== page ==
A: Participation means giving back to the patients who have given me so much over the years. They have been courageous, sad, hopeful and grateful over the years but always positive in their attitude to their disease.

 


Q: What is your favorite Arthritis Foundation moment, event or accomplishment?
A: The most memorable moment for me was the institution of the fellows educational program as chairperson of the professional education committee of the local arthritis foundation.


Q: What do you think is one of the greatest challenges the Arthritis Foundation faces?
A: As the economy languishes, donations will decrease from members and donors alike. The Foundation will need to be innovative in fund raising to just keep even with the past let alone increases in the future.


Q: How did you get involved with the Arthritis Foundation?
A: The Arthritis Foundation was a supporter of my early career in medicine through grant support. This along with the help provided to patients has endeared the Foundation to me.


 

Gary Owens, MD


Q: What does being involved with the Arthritis Foundation mean to you?
A: It means using my medical knowledge and business connections to further the mission of the Foundation. It also gives me personal satisfaction to work with this great organization.


Q: What is your favorite Arthritis Foundation moment, event or accomplishment?

A: Most definitely it is hosting the volunteer recognition event. The volunteers have the best stories and seeing them in person and sharing those stories is a wonderful experience.


Q: What do you think is one of the greatest challenges the Arthritis Foundation faces?
A: Our biggest challenge is getting funding to further our mission of reaching more people.


Q: How did you get involved with the Arthritis Foundation?
A: The then current President and Board Chair visited me after I had completed the Leadership Philadelphia program and expressed interest in the AF due to my interest in the disease as a physician.


 

Dennis Mooney

Better Homes & Gardens Real Estate

Wilkins & Associates


Q: What does being involved with the Arthritis Foundation mean to you?

A: An opportunity to give something back to the community.



Q: What is your favorite Arthritis Foundation moment, event or accomplishment?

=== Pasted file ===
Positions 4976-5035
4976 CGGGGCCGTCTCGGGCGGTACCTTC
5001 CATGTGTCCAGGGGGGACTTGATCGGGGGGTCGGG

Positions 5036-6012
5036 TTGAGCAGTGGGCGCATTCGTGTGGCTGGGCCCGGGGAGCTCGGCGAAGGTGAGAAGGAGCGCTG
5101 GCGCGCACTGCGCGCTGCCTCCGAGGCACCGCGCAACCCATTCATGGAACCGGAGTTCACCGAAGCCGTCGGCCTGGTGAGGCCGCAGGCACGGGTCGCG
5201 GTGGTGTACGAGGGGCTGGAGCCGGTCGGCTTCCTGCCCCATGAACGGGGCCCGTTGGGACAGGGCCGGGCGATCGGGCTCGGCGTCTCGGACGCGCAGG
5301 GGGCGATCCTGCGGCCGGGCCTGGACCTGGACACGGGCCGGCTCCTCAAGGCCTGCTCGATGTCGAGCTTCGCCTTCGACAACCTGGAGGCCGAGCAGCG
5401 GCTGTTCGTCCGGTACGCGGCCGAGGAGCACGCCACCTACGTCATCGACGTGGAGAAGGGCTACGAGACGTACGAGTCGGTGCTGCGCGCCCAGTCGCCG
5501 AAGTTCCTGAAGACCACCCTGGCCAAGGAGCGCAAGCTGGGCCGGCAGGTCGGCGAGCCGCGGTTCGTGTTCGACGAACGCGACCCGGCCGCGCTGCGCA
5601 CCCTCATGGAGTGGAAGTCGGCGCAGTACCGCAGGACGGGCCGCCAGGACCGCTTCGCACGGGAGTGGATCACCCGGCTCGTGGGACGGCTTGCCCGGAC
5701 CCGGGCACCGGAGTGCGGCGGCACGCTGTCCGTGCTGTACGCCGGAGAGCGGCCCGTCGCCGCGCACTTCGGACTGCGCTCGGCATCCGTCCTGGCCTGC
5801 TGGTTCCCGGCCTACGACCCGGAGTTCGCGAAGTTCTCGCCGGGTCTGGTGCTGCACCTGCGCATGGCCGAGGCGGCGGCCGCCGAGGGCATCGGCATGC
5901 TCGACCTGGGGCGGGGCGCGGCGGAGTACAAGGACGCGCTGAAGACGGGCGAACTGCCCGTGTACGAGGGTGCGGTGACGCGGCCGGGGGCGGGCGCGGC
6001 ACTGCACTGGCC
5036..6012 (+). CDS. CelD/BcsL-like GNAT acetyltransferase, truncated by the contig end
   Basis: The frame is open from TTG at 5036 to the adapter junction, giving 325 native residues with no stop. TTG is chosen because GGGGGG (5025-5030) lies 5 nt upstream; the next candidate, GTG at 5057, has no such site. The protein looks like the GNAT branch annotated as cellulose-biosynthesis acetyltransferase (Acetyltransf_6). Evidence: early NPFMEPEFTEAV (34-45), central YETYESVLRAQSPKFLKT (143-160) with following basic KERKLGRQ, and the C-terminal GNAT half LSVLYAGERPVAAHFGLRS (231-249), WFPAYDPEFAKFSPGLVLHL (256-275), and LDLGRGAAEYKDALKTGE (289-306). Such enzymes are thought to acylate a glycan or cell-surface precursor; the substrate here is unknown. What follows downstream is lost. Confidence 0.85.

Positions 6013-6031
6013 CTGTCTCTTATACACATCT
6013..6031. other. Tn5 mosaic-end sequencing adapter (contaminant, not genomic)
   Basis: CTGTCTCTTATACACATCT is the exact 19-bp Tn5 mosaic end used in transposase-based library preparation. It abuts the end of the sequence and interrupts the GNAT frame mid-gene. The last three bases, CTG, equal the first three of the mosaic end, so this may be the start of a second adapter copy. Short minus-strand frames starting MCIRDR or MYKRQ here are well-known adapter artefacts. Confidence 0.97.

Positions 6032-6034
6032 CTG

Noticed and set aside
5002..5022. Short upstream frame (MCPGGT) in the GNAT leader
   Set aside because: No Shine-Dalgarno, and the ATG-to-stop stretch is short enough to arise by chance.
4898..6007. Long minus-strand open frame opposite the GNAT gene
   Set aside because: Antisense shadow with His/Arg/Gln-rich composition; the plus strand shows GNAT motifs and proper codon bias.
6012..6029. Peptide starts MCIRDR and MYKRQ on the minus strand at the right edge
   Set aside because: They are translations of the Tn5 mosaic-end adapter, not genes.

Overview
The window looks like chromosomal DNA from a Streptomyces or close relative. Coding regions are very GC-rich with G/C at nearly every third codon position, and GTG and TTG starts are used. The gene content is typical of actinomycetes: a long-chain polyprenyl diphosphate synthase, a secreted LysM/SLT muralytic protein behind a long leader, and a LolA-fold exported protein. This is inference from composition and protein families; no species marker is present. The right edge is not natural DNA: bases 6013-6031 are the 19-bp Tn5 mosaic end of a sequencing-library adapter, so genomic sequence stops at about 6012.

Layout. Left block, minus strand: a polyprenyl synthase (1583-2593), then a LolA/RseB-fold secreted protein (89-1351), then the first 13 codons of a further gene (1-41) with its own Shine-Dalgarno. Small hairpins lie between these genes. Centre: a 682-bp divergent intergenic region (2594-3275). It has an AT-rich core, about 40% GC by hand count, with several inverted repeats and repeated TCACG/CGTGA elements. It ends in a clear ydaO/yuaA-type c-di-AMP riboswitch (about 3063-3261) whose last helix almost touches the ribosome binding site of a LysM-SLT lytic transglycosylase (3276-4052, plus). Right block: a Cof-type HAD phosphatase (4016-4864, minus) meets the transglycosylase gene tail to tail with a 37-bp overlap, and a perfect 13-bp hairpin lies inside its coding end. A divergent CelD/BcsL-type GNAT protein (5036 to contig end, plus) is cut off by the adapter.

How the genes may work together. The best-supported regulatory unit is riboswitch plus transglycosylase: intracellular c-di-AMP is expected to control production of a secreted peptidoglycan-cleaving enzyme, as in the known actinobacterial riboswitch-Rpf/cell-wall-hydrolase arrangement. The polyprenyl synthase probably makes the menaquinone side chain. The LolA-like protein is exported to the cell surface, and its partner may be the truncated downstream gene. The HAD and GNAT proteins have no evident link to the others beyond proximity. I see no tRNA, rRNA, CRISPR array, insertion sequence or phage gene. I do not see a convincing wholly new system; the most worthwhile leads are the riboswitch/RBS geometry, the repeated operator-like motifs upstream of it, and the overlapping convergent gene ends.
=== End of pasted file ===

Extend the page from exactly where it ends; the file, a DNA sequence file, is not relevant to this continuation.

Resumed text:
A: Chairing the Arthritis events was a very fulfilling experience.



Q: What do you think is one of the greatest challenges the Arthritis Foundation faces?

A: Funding is a challenge for any group in this economy.



Q: How did you get involved with the Arthritis Foundation?

A: I was asked to chair a golf tournament in 1996 and then was asked to join the board.


 

Gene Hong, MD

Drexel University College of Medicine


Q: What does being involved with the Arthritis Foundation mean to you?

A: It means helping to improve the care of arthritis and arthritis related conditions, and ultimately helping to improve the health and wellness of patients and communities.



Q: What is your favorite Arthritis Foundation moment, event or accomplishment?

A: See below for how I got involved. I've fortunate to have several memorable and "aha" moments working with the AF.



Q: What do you think is one of the greatest challenges the Arthritis Foundation faces?
A: Awareness of arthritis and arthritis related conditions, and it's importance and impact on the lives of patients, families and communities. We need to raise the level of awareness and concern among healthcare providers as well.



Q: How did you get involved with the Arthritis Foundation?
A: I was asked to give a talk at a large conference hosted by the AF here in Philadelphia on musculoskeletal medicine and medical education. From there I think it was helping the chapter to organize and put on a medical conference for the Philadelphia Department of Health physicians. This led to being on the Medical Advisory/ Professional Education Committee, to chairing the committee, and to being invited to be on the Chapter Board.